The term “FBI investigation” has struck terror in the heart of many a wrong-doer over the years.
Now, however, it could mean an investigation OF the FBI.
Specifically, whether its interaction with the secret court that must approve spy operations constituted illegal acts.
It is the chief of the House Freedom Caucus, Rep. Mark Meadows, R-N.C., who is asking the head of the Foreign Intelligence Surveillance Court to determine whether the FBI did things that were wrong – like lying – in order to set up spy operations on members of President Trump’s 2016 campaign.
“As the Presiding Judge of the FISC … you are privy to information which could potentially verify or contradict our understanding of abuses of the FISA process,” he wrote to Judge Rosemay Collyer, currently the chief judge in the secret court.
“Ultimately, to protect the integrity of the process, we believe such an investigation is necessary,” he said.
“We write to encourage you to investigate the possibility FISA has recently been weaponized for political means.”
The issue is not a small one.
The court repeatedly issued warrants to spy on those linked to Trump.
But it appears that much of the foundation for the FBI’s demands to do that spying rested on the so-called “dossier,” an opposition research compilation of unfounded allegations about Trump.
The dossier was created by an ex-British spy on the payroll of a company funded by Hillary Clinton’s campaign.
Meadows already is one of the lawmakers on a congressional task force investigating the FBI review of “possible collusion” between the campaign and Russia.
Russians have denied the allegations. Trump has denied the allegations. The only convictions that have come from Robert Mueller’s special counsel’s office have been procedural counts, unrelated to any purported collusion.
The report by the Daily Caller News Foundation explains Republicans “so far are focusing on the FBI’s requests for four FISA warrants against onetime Trump campaign adviser Carter Page.”
They were issued by the FISA court from October 2016 to June 2017.
To obtain those, the report said, the FBI had to provide probable cause that the target of the warrant was acting as an agent of a foreign power.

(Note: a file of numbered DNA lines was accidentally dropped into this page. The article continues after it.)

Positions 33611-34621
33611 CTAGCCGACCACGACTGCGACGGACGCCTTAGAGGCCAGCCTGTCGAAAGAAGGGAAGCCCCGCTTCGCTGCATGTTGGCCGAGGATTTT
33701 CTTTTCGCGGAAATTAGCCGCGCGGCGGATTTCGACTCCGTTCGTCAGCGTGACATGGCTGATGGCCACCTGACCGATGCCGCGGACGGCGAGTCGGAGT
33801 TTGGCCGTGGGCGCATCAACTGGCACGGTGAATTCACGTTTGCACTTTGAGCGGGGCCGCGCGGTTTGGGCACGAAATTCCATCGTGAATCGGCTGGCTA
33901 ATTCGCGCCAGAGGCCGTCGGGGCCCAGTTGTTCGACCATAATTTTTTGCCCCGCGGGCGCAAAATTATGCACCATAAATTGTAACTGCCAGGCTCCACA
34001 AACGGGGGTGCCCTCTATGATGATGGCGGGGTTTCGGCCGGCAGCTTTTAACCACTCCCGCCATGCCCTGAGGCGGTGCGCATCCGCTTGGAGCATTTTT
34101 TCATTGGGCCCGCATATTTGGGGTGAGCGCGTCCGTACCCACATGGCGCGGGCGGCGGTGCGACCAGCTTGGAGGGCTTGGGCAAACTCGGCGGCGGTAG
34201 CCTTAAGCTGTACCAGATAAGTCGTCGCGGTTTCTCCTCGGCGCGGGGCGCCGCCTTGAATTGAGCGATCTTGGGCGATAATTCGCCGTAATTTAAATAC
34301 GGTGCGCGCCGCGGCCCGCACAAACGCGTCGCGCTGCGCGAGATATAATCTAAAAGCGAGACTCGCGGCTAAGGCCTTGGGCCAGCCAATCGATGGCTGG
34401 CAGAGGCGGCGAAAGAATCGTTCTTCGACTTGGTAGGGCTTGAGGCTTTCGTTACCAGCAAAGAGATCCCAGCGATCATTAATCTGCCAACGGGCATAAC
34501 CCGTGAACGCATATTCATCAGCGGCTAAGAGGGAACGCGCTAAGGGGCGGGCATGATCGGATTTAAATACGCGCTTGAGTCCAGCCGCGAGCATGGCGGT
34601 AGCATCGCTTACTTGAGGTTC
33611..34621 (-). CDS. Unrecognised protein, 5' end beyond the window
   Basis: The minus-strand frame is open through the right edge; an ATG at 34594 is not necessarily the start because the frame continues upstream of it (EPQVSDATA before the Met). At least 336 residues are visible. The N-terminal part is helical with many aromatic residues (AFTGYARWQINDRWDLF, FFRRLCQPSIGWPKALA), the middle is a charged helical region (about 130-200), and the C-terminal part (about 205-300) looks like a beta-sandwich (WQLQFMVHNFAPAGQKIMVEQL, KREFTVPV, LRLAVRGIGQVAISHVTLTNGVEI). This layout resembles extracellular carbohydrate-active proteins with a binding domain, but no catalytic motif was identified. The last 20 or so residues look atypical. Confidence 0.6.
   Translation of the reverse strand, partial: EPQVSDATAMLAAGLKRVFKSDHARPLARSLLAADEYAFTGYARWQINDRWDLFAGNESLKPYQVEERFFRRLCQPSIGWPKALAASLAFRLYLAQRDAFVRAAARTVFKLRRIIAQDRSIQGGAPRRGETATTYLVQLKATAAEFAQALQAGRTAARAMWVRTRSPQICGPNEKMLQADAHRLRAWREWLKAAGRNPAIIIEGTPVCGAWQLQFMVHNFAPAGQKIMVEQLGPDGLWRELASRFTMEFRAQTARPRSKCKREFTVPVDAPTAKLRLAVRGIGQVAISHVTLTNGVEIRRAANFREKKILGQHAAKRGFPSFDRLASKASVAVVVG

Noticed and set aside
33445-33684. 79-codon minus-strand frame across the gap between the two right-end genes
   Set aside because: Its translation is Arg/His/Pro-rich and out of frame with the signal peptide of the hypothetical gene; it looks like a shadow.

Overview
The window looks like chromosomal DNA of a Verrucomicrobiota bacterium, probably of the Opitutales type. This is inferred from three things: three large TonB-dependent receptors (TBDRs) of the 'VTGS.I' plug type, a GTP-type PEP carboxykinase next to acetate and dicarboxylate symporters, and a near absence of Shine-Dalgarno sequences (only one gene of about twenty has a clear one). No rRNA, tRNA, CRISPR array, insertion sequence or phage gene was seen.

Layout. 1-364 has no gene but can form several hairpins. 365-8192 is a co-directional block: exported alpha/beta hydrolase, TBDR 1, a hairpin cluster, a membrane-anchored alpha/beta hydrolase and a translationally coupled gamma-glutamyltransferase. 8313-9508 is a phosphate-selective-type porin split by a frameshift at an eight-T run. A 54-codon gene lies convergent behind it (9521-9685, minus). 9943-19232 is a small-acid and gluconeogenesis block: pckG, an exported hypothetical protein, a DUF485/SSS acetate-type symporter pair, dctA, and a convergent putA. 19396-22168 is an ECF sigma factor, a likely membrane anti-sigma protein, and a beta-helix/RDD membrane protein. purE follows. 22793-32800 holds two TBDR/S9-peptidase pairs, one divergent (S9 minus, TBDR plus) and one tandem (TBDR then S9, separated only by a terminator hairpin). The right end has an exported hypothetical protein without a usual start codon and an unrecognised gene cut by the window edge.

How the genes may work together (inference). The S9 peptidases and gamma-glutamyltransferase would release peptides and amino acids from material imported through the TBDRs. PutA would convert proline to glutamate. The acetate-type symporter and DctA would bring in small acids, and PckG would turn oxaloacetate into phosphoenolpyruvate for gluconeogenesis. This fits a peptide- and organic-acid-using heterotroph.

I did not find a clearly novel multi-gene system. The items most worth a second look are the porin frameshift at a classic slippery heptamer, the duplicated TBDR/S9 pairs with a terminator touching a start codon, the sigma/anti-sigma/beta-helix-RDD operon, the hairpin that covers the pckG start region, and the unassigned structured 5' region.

The FBI relied on that unverified “dossier,” but Republicans say that shouldn’t have happened.
“In his letter to Collyer, Meadows said that the dossier contained ‘hearsay evidence’ that dossier author Christopher Steele gathered from intermediaries. Other Republicans have noted that much of the dossier was unverified at the time that the FBI cited it in its FISA applications,” the report said.
Steele claims Page met secretly with two sanctioned Russians in 2016, and that Page was the Trump campaign’s “back channel to the Kremlin.”
No evidence has been made public that supports those suppositions.
“Over the course of our congressional task force’s review into certain investigative and prosecutorial decisions made by the FBI and broader Department of Justice surrounding the 2016 elections, concerns have mounted related to the veracity of information presented before the FISC,” Meadows wrote.
Part of the problem is that the FBI concealed from the FISA court that the “dossier was paid for by the Democratic National Committee and Clinton’s campaign.
Meadows said the obvious concern is that the court “may not have lived up to the Constitution’s protections against unreasonable searches and seizures.”
WND reported only months ago that Bruce Ohr, a former top Justice Department official at the center of the anti-Trump dossier scandal, confirmed the FBI was aware when it submitted the dossier as evidence to obtain a warrant to spy on the Trump campaign that the document’s author was biased against Trump and that Ohr’s wife worked for the company that produced it.
But that was withheld from the FISA court.
At the time, he said, “Let me tell you, every FISA warrant based on facts submitted to that court have to be accurate.”